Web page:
Mothers can add higher child IQ to the list of benefits associated with breastfeeding: New research shows that the longer a new mom breastfeeds up to one year, the greater the benefit on her baby's intelligence.
Babies who were breastfed for the first year of life gained 4 points on their IQ, compared with babies who were not breastfed for as long, according to the findings, published online in JAMA Pediatrics. These children were better able to understand what others were telling them (receptive language) at three years and had higher verbal and non-verbal intelligence at seven years.
"These findings support national and international recommendations to promote exclusive breastfeeding through age six months and continuation of breastfeeding through at least age one year," the study authors concluded.
For the study, researchers led by Dr. Mandy Belfort, of Boston Children's Hospital, followed more than 1 300 mothers and their children. Moms were asked about breastfeeding at six and 12 months. Children completed standard intelligence tests at age three years and seven years. Breastfed babies scored higher on these tests even when researchers controlled for other factors that may affect a child's IQ such as the mom's intelligence.
Belfort's team also looked at whether fish intake while breastfeeding had any bearing on childhood intelligence, but it did not seem to have a major effect. Some research had suggested that omega-3 fatty acids in fish may be important for infant brain development.
Dr. Dimitri Christakis, a paediatrician at the Seattle Children's Hospital, said the new findings may motivate more women to breastfeed for longer periods of time. "There are some benefits of breastfeeding that have been very clearly shown," he said. These include reduced risk of diarrhoea, ear infections and eczema, a skin condition.
"The issue of the link between breastfeeding and intelligence has been hotly debated for a long time, and the promise of cognitive ability, educational achievement and what it may lead to may encourage more women to breastfeed," he said.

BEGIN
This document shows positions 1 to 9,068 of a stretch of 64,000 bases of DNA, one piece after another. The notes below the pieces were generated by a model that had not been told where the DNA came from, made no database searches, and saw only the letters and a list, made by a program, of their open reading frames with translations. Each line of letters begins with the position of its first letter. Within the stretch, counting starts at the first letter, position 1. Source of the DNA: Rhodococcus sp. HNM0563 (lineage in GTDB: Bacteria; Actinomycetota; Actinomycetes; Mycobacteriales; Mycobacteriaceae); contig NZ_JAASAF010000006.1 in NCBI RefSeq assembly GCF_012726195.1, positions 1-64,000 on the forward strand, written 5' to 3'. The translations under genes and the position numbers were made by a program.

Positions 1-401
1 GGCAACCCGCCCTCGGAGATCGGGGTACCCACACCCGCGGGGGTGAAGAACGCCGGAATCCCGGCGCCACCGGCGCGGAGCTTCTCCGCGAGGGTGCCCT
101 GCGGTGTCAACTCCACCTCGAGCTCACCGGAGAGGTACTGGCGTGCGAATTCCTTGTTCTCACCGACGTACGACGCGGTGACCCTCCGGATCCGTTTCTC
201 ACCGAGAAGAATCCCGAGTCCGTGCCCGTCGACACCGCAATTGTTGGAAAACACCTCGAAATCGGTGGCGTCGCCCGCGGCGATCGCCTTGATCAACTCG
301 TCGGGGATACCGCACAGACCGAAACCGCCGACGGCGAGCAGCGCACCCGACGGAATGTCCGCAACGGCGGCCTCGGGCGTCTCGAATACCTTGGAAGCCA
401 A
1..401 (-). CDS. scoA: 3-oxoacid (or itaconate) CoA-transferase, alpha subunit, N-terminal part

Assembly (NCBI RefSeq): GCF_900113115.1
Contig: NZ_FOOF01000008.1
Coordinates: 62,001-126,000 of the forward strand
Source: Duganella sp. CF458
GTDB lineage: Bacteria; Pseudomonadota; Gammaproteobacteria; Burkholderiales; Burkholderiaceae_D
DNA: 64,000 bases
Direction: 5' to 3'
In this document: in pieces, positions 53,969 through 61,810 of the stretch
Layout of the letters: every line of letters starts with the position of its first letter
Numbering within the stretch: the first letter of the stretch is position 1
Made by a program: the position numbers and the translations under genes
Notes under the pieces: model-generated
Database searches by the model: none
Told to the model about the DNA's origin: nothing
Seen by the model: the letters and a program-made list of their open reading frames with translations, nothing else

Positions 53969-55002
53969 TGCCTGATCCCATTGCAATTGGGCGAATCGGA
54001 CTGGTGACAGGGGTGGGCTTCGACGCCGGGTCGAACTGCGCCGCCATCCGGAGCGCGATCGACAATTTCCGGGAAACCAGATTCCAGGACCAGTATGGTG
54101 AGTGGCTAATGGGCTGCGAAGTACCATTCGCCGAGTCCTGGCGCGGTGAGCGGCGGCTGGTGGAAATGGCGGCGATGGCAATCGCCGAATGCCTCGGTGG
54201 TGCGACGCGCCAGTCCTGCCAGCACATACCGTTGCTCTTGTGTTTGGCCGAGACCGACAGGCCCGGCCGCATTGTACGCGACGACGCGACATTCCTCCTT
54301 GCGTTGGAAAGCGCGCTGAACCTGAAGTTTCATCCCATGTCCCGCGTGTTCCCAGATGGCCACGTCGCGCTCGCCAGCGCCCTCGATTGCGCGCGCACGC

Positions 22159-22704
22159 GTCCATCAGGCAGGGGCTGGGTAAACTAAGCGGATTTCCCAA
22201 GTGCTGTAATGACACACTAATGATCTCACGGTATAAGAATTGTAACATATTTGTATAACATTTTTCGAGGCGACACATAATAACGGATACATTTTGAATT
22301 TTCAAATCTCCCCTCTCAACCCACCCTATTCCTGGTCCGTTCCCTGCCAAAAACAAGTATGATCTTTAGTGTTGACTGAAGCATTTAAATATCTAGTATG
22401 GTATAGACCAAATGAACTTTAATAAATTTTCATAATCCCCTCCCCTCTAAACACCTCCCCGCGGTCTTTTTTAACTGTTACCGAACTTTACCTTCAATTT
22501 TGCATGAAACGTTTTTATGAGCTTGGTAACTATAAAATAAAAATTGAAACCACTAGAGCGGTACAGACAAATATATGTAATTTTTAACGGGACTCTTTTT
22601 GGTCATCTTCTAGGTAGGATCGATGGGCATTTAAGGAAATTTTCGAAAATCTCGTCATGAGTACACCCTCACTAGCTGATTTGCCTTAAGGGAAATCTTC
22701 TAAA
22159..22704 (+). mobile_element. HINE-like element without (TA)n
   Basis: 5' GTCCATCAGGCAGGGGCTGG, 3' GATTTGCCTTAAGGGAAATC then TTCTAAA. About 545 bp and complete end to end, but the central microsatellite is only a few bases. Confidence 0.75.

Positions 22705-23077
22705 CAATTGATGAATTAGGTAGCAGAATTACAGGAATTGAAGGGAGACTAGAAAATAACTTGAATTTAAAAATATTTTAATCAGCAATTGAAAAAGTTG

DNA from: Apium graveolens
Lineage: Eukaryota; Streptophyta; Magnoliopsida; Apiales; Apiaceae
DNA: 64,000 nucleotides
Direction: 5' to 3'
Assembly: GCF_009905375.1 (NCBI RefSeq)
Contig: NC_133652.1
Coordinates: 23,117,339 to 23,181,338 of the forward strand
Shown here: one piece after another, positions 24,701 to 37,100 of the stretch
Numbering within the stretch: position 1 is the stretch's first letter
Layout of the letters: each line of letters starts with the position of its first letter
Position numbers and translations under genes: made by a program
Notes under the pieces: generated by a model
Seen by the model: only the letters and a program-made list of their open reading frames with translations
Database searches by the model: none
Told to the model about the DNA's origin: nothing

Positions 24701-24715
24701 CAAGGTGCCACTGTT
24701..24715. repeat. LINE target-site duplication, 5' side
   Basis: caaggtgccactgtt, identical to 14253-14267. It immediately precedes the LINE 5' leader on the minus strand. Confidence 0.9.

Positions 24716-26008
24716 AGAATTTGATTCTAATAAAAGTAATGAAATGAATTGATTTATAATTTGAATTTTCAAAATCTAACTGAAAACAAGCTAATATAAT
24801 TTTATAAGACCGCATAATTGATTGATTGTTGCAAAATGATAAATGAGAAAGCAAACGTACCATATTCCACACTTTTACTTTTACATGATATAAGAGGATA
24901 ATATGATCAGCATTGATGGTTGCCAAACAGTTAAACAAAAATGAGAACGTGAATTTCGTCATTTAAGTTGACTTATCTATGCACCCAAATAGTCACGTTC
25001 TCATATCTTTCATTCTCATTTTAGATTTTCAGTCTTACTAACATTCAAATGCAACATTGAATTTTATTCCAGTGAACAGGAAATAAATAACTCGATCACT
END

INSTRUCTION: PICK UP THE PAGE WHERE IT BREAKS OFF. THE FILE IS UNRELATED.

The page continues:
"Four points at a population level means a lot," said Christakis, who also wrote an editorial accompanying the new study. "The problem is not so much that women don't start breastfeeding, it's that they don't sustain it," he said. Some go back to work after three months and may not want to breastfeed in public.
Stick with it
"It's time to start making it easier and more acceptable for women to breastfeed for longer," Christakis added. Among other things, this includes baby-friendly workplaces and taking steps to make sure breast pumps are covered by insurance.
Other experts also voiced support for continued breastfeeding.
"This new study indicates that independent of maternal intelligence and home environment that breastfeeding improves or increases a child's IQ," said Dr. Gail Herrine, an obstetrician at Temple University Health System in Philadelphia. When it comes to breastfeeding, "more is certainly better depending on the mother's ability to continue," she said.
But other factors contribute to a child's intelligence, Herrine added.
Some women may have a harder time breastfeeding than others, and support is available, said Judy Fayre, a lactation consultant at Anna Jaques Hospital in Newburyport, Massachusetts. "If a new mother thinks she is unable to breastfeed, speak to a lactation consultant or join a support group before giving up."
The American Academy of Pediatrics has more about the benefits associated with breastfeeding.